Mock Interviews for Research Positions

CAUSE is offering a professional development event. Co-hosted with Sandia National Laboratories, professionals from Sandia will hold individual mock interviews for national labs. After the interview, they will review your interview performance as well as your CV. 

The event will be held virtually in the CAUSE Zoom Interview Room. Please fill out this RSVP, so we can determine the time of the mock interviews.

Also register with Sandia, so you can submit a copy of your CV or résumé to them prior to the interview.

IEEE Game Night Tonight with professor David Orser

Join IEEE UMN and professor David Orser as they play some games 6 pm today. Meet us in the IEEE room. Pizza will be provided!

IEEE Weekly Board Meeting

IEEE UMN holds its weekly board meetings on Sundays at 9:30am via Zoom. All are welcome to join as the committee plans, discusses, and organizes events and networking opportunities. This is a great way to become involved in the decisions that IEEE makes!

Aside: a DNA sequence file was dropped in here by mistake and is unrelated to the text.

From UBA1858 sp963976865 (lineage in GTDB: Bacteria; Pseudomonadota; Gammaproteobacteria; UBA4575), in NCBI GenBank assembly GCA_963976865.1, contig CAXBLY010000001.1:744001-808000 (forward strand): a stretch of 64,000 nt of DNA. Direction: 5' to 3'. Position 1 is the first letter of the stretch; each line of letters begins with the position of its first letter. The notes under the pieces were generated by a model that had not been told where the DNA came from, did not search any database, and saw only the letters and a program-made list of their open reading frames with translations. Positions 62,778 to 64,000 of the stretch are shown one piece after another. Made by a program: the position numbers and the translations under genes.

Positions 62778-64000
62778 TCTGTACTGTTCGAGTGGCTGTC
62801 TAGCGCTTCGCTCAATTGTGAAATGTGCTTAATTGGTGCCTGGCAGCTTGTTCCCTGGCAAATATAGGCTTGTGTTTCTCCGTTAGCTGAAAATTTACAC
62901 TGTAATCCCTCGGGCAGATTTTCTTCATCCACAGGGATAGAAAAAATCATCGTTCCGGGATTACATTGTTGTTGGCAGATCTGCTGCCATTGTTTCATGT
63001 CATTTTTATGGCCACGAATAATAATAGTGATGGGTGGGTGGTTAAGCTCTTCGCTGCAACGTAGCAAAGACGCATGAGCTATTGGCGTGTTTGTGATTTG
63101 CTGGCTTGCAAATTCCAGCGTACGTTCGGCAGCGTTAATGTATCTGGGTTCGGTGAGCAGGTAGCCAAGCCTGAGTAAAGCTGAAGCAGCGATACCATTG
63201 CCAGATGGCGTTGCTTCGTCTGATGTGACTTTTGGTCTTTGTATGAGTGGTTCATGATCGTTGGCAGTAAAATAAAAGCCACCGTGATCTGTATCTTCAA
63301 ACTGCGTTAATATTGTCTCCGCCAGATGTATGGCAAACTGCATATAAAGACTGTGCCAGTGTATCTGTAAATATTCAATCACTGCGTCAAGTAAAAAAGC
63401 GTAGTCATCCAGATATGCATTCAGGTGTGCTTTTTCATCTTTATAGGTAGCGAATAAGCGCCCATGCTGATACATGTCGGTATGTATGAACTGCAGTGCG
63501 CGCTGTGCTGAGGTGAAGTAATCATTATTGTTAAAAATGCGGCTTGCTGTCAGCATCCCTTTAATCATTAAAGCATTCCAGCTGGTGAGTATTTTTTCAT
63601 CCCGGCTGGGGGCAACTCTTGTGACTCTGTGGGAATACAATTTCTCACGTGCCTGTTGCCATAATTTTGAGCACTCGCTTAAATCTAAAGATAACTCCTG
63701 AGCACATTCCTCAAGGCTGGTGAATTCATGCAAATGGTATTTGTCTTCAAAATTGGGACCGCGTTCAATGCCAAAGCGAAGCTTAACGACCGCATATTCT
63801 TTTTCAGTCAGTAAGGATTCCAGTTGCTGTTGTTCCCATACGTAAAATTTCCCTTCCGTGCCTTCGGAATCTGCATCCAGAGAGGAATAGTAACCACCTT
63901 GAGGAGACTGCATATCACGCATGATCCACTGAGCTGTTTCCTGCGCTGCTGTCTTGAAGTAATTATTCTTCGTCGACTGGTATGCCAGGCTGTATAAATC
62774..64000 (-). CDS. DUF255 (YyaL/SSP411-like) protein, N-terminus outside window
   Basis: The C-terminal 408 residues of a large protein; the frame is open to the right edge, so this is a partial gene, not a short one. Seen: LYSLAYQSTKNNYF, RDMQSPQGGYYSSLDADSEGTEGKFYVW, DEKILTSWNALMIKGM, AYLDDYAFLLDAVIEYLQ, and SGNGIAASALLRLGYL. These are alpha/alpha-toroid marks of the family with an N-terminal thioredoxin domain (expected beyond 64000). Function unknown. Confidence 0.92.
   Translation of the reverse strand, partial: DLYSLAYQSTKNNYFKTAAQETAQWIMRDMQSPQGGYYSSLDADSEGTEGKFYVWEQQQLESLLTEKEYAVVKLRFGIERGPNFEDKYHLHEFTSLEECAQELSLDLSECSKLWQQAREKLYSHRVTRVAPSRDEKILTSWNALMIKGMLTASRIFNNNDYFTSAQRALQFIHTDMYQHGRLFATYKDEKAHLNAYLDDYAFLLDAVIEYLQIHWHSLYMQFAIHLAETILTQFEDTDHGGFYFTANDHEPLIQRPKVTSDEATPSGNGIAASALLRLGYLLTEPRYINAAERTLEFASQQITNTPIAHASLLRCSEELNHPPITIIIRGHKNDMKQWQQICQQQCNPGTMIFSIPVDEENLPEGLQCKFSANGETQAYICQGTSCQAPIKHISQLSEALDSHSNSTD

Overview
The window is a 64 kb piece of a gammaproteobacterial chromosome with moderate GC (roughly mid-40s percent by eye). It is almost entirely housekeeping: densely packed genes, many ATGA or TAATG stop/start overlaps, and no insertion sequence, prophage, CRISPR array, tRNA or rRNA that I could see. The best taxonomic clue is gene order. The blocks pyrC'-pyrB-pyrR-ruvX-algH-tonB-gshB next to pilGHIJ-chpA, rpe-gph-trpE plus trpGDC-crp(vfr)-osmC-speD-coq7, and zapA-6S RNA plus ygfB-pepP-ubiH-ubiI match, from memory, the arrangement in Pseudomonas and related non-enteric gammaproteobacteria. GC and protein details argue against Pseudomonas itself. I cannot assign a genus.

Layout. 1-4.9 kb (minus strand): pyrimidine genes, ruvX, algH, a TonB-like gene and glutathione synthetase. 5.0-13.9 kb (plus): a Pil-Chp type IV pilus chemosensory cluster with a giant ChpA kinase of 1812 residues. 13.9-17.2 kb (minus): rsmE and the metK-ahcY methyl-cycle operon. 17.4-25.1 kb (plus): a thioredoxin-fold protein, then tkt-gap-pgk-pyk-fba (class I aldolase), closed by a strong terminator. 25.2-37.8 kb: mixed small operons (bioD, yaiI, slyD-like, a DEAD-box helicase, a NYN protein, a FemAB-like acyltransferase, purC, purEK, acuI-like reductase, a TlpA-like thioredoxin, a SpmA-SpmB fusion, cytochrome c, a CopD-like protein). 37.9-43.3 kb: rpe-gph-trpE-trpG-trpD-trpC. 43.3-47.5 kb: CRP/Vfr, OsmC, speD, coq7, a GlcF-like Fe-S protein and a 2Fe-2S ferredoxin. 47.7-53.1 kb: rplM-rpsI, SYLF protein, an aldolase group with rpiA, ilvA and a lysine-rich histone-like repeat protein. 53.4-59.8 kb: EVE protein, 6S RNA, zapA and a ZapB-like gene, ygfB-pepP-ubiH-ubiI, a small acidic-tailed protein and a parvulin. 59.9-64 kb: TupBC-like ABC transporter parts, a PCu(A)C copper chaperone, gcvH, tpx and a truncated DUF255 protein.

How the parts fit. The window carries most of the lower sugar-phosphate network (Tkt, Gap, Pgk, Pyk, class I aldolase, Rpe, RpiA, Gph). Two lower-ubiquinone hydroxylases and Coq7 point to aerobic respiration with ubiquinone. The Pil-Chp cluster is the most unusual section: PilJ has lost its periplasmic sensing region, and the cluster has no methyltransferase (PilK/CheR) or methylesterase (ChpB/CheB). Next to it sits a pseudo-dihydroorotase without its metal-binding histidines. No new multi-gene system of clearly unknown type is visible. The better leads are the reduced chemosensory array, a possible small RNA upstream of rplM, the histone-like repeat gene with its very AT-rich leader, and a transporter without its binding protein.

Link for the Zoom meeting:

Halloween Event: Chills and Thrills with SASE, CSEIA, JSA, and TASA

Join us for a night of chills and thrills at our spooktacular Halloween celebration. You can participate in fun Japanese crafts, pumpkin painting, and a spooky murder mystery. Don't forget to bring your A-game and come in your finest Halloween costumes to participate in our costume contest for the chance to win some fabulous prizes!

We will have Raising Cane's and Banh Appetit in addition to an abundance of Asian candies to satisfy your sweet tooth!

IEEE hosts Halloween movie night

IEEE is hosting Halloween Movie Night! Shaun of the Dead, popcorn, and refreshments. Be there!


Dr. Bodhisatwa Sadhu at the Wilson Lecture Series

Silicon-based Millimeter-wave Phased Arrays for 5G: Fundamentals to Future Trends

5G relies on millimeter-wave phased arrays to achieve high data rates and low latency. The majority of the 5G millimeter-wave infrastructure will be partially or completely based on silicon technology. This talk will discuss key aspects of silicon-based millimeter-wave phased-array module design and characterization. It will cover the history and fundamentals of millimeter wave and phased arrays, provide an overview of phased array antenna modules using silicon technology, and take a deep dive into an example 5G phased array antenna module. The talk will end with a peek into the future of millimeter-wave directional communications for 6G and beyond.